‘Dark times, but I see light’

By Eugene Halim, 17, Jakarta, Indonesia

I could feel the news was coming. But I didn’t want to believe it.

With only a week until opening night, we had been practicing day and night for our school play, hoping for a perfect performance.

Then after a particularly grueling 10-hour Saturday practice, our director told us that the play was canceled. Our cast of 100 people immediately broke down in tears, cries echoing in the dark hall as the musicians put down their instruments. I sat behind my drum kit, my skin stinging with the reality of what was happening.

Since the first case of COVID-19 was confirmed, the situation in Indonesia has worsened. The number of new cases has increased and unemployment has soared, with no end in sight. Public buildings are closed, concerts canceled, public transport shut down, and our school switched to online instruction.

It took me awhile to adjust to the new system, but I’ve slowly realized that my learning experience has actually improved. Classes have become more efficient; my teachers have spent more time discussing material, instead of taking attendance, and are much easier to contact after school hours. I can re-watch lectures if I don’t understand something. I’ve had enough sleep and a quiet work environment.

I’ve saved a lot of time by not commuting through three or four hours of traffic every day. With more free time, I practice drumming, cook, and play video games. I’ve also had extra time to work on my history research paper.

Still, there are things that I miss. I took the everyday for granted — participating in club activities, spending time with friends, and being able to have face-to-face conversations. I no longer get to see my brother this summer because he’s studying in the United States.

But I keep looking for blessings in disguise. Spending rainy Saturday nights with my parents has brought us closer. With our typically busy routines, I didn’t realize I was missing deeper, personal conversations about our lives, opinions and the future. We’ve recently spent time together building a hydroponic farm, going on family walks, and bingeing our favorite Netflix shows over midnight snacks.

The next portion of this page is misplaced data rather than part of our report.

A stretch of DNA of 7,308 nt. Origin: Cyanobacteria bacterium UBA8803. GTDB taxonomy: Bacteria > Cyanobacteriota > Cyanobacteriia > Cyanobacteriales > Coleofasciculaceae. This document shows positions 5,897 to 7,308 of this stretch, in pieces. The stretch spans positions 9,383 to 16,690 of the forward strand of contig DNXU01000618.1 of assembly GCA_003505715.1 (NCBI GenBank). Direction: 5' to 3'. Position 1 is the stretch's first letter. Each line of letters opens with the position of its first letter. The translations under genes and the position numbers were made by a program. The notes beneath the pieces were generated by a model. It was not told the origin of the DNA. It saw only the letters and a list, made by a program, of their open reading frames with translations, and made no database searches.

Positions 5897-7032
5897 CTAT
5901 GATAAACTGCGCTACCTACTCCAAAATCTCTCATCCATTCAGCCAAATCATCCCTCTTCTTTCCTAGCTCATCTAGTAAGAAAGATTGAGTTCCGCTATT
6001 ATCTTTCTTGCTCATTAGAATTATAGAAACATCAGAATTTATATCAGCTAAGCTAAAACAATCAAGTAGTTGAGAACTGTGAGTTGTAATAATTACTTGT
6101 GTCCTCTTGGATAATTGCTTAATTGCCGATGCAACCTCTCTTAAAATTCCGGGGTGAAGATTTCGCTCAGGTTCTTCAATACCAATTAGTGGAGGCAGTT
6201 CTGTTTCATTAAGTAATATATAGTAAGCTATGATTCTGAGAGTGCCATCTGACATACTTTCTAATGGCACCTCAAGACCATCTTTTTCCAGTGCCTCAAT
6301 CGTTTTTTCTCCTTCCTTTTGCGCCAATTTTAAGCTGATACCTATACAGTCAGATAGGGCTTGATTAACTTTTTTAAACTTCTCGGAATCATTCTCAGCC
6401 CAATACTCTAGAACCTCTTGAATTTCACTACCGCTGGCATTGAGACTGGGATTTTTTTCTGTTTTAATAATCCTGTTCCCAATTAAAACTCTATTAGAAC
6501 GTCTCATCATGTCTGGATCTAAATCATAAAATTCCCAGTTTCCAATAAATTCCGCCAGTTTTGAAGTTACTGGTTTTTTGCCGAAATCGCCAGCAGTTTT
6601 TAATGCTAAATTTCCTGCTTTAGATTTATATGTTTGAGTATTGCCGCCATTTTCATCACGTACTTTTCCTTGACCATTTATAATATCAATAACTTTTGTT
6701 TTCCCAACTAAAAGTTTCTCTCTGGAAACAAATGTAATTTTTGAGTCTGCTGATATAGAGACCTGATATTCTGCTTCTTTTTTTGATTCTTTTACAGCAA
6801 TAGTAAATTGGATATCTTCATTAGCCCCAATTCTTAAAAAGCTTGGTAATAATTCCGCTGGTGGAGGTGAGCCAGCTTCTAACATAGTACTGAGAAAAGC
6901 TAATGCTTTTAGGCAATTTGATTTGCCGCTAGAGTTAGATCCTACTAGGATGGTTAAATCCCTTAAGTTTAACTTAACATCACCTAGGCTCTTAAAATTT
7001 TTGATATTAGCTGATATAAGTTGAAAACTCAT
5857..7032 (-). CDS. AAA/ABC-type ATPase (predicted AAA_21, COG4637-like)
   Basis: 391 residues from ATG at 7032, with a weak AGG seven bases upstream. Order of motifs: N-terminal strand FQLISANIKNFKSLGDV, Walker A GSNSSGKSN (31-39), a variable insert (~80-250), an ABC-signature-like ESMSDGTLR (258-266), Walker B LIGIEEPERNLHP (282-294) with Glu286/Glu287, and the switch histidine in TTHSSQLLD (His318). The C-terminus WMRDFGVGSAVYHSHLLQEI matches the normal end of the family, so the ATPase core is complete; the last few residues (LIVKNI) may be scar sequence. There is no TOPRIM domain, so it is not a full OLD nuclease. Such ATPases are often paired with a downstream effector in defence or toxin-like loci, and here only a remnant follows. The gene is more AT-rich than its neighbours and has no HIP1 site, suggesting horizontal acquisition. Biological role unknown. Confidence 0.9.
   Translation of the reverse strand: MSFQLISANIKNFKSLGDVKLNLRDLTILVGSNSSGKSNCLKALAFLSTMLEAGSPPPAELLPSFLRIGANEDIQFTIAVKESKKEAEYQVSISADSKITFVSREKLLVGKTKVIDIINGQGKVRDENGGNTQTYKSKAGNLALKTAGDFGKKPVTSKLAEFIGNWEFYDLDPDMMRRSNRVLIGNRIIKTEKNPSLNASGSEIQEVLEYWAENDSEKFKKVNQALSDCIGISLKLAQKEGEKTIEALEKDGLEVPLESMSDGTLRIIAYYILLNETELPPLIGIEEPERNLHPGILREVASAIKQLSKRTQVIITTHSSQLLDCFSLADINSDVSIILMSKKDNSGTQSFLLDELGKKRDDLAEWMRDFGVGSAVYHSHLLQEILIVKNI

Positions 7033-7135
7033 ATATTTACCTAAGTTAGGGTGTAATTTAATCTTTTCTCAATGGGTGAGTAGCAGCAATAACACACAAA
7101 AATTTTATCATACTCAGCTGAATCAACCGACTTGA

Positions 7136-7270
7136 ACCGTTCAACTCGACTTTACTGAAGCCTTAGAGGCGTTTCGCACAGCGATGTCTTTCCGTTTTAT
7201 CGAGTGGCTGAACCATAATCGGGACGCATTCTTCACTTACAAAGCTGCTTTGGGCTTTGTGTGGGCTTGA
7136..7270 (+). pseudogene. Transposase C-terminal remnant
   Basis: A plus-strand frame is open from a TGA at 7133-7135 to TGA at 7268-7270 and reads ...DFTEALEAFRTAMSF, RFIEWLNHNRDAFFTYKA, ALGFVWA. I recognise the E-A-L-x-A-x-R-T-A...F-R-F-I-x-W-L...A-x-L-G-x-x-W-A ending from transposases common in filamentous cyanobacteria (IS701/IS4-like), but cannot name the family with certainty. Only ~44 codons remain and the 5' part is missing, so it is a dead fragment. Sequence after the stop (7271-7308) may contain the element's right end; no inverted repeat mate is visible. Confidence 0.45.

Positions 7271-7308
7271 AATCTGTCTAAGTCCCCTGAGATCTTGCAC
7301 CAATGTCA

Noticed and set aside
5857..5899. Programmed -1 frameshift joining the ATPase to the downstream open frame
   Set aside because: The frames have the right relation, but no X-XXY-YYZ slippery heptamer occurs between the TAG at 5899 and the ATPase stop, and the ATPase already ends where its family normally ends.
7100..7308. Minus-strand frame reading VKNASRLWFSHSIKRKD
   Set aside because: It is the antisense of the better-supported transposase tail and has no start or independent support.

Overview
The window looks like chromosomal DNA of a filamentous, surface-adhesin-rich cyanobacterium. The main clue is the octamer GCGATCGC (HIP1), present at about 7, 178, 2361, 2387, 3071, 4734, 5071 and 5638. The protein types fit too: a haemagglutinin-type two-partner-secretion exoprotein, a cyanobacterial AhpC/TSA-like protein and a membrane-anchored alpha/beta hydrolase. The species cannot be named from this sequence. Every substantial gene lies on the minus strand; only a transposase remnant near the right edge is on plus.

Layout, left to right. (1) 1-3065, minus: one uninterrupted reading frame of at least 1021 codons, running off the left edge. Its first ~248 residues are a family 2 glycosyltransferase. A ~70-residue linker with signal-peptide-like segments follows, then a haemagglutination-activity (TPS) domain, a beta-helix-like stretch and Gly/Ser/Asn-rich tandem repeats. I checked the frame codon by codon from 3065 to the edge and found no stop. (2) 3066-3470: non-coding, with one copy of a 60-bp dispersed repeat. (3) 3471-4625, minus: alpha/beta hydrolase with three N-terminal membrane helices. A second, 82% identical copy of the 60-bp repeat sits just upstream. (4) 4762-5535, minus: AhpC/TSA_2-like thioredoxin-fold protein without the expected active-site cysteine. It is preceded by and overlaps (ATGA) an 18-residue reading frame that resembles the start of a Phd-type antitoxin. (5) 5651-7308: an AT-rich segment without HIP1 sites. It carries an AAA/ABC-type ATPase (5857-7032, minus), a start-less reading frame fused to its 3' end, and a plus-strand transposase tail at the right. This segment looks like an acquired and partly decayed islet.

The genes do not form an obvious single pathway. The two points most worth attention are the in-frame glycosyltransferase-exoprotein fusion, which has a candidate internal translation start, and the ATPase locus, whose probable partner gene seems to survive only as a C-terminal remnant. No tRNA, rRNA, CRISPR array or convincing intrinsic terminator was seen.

The times feel turbulent, dark and unstable, but I see light in the opportunity to reflect on the little things that really matter.

Mahek Bhora, 17

Hey — What day is it today?

By Mahek Bhora, 17, Fremont, California

The first few weeks were fun. After my school shut its doors, I slept late, woke up late and did my schoolwork at my own pace. But soon, feelings of boredom began creeping in. Now that I’ve been in quarantine for more than three months, life has been turned upside down and inside out. 

My desk used to be my happy place, where I spent most of my time efficiently completing my assignments. Now the lessons I’m learning are about myself, and I’m spending time with family, thinking about the world and the streets beyond my bedroom. 

The day the shelter-in-place order came down, I wrote a list of the things I wanted to accomplish during quarantine, which I assumed would be only a month long. Some of my goals: Get fit by doing YouTube workouts every day. Make new foods. Learn a new language. But none of these stuck with me: I couldn’t even make a change to my own life, much less help others.